Actually, the question should not have been changed. Plato wrote a fictional speech which he put in the mouth of Socrates. This is not a verbatim transcription. The Platonic and Xenophonic accounts of the trial differ.
He could not have opted to be acquitted -- any more than a defendant in any other law court is given a choice of aquittal. Instead, as was standard Athenian legal procedure, after he was condemned, he was permitted to suggest an alternative penalty. This is not acquittal. Normally, he would have been expected to suggest the counter-penalty of exile, or a monetary penalty, which, for the reasons you state, he does not do. Instead, he suggests that he be supported for the rest of his life by the state, a suggestion that mocks the process of the trial. The counter-proposal is not accepted and he is therefore condemned to death.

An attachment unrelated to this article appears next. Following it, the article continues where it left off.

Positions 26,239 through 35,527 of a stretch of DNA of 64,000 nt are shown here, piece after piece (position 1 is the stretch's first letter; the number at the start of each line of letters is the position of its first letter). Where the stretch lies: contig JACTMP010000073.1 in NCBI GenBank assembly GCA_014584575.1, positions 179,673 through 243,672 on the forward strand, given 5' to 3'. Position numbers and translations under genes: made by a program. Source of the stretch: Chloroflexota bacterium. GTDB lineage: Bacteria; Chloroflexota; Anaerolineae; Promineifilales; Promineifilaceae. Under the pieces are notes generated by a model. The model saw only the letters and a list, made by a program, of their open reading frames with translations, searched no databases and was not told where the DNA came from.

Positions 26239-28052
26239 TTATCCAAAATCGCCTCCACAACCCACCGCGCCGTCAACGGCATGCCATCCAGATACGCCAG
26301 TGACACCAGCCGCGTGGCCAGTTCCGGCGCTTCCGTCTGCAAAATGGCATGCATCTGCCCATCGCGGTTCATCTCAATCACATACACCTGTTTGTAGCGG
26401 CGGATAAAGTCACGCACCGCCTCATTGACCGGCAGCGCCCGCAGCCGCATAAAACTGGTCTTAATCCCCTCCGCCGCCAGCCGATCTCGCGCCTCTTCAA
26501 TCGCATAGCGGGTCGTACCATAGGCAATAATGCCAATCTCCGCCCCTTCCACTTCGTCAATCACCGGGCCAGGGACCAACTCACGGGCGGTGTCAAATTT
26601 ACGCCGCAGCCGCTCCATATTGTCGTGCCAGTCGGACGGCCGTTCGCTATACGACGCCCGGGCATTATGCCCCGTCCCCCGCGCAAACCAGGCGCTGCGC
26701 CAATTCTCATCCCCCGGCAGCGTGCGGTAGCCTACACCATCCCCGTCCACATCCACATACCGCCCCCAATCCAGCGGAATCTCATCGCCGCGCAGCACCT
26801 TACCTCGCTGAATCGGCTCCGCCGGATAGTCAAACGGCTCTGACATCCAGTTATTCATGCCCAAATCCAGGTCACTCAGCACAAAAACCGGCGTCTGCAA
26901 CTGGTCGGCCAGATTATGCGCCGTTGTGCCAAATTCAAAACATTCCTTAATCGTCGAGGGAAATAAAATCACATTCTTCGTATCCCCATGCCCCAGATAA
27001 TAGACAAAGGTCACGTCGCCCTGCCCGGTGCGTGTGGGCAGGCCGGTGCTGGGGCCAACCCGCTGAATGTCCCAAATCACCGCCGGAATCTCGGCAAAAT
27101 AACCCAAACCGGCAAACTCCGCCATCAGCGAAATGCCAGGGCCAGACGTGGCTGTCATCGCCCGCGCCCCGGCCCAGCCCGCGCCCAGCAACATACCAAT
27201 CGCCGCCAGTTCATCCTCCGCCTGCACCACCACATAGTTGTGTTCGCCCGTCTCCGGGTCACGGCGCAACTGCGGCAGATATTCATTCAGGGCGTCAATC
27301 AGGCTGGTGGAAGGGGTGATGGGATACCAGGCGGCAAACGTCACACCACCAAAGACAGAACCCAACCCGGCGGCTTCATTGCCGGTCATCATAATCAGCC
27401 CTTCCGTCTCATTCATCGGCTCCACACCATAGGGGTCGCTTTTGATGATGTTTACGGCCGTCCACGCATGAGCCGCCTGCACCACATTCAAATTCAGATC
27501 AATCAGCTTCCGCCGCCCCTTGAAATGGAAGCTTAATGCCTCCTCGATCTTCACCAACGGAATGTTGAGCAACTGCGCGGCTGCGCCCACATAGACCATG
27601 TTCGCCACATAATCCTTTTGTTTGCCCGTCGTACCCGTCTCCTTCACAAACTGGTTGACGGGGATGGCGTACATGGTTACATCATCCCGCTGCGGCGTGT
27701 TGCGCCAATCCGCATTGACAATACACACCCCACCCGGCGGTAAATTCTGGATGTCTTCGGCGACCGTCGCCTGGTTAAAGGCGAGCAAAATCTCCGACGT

First of all, please realize that it is Socrates, not Plato, who is arguing that Socrates should be executed. I have changed your question to reflect that.
Basically, Socrates insisted on being executed because he thought that was the only choice he had if he did not want to betray his principles. He could have, for example, opted to be acquitted if he would give up his teaching, but he felt that his mission in life was to do just exactly that -- to go around teaching. Therefore, it would be better for him to die than to give up the mission that he had been given by the gods.
Socrates believed that what he was doing was important. He believed that it was important for him to go around goading people into doing right. He felt that this mission of his was so important that he was willing to die rather than to give it up. This is why he argued that he should be executed.